We will be getting the weekly jobless claims numbers tomorrow morning. If there is a further sell off as a result of those numbers than stocks could probably be bought for a short term trade as I expect a decent turn of the month period. Have a good night.

Calculated Risk Day

Calculated Risk posted a list of factors pointing to a second half slowdown. I have published a similar list numerous times in the past and it bears repeating. From Calculated Risk:
1) less Federal stimulus spending in the 2nd half of 2010.
2) the end of the inventory correction.
3) more household saving leading to slower growth in personal consumption expenditures.
4) another downturn in housing (lower prices, less residential investment). 

5) slowdown in China and Europe and
6) cutbacks at the state and local level. 

I view a second half slowdown as a virtual certainty but profiting from it is not quite so simple, as anybody who has been bearish for the past few weeks knows. Shorting when the crowd turns bullish represents the best risk/reward opportunity.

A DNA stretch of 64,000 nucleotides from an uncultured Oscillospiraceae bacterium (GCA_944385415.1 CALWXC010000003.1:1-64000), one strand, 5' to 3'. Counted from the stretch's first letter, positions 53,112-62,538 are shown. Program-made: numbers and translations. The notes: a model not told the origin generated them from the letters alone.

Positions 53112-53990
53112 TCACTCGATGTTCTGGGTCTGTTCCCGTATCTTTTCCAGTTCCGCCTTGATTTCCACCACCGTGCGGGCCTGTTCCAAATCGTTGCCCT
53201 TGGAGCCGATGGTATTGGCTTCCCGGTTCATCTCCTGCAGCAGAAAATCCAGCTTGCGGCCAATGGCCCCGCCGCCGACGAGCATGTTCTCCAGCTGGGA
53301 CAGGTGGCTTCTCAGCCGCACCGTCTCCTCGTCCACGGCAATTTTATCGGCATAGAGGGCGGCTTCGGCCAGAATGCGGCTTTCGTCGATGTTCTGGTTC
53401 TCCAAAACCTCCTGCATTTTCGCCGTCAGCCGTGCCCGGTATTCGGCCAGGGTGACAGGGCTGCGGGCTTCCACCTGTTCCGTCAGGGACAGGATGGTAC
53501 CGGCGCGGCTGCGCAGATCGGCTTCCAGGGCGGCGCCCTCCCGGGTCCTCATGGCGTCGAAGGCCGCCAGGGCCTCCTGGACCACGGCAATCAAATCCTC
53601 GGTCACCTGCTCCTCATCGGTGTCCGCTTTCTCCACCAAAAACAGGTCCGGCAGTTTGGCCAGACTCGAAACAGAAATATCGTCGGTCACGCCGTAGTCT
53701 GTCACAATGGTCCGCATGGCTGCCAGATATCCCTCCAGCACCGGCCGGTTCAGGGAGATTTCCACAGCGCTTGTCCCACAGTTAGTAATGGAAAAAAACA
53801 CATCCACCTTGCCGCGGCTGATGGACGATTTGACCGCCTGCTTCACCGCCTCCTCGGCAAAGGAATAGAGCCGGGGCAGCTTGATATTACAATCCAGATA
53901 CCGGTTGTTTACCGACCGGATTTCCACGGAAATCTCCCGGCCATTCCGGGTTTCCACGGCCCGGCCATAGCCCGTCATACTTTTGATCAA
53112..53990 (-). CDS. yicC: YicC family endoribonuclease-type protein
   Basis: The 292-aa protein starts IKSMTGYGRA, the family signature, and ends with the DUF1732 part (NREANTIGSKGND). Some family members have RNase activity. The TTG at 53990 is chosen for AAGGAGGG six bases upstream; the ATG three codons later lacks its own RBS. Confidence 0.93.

Too Late To Buy, Too Early To Short

With the market a few days away from being overbought I think there is only limited upside to buying from current levels. At the same time I expect a decent turn of the month because equities did so well in July, although there is room for a small dip ahead of that.

I wish I could offer a strong view but there are a lot of mixed signals right now. The economy is weakening but sentiment is still on the pessimistic side, albeit it has moderated. The market is getting overbought but at the same time we are seeing a pickup in M&A and buyback activity. The only theme I feel strongly about is that cheap, defensive shares should outperform in the months ahead.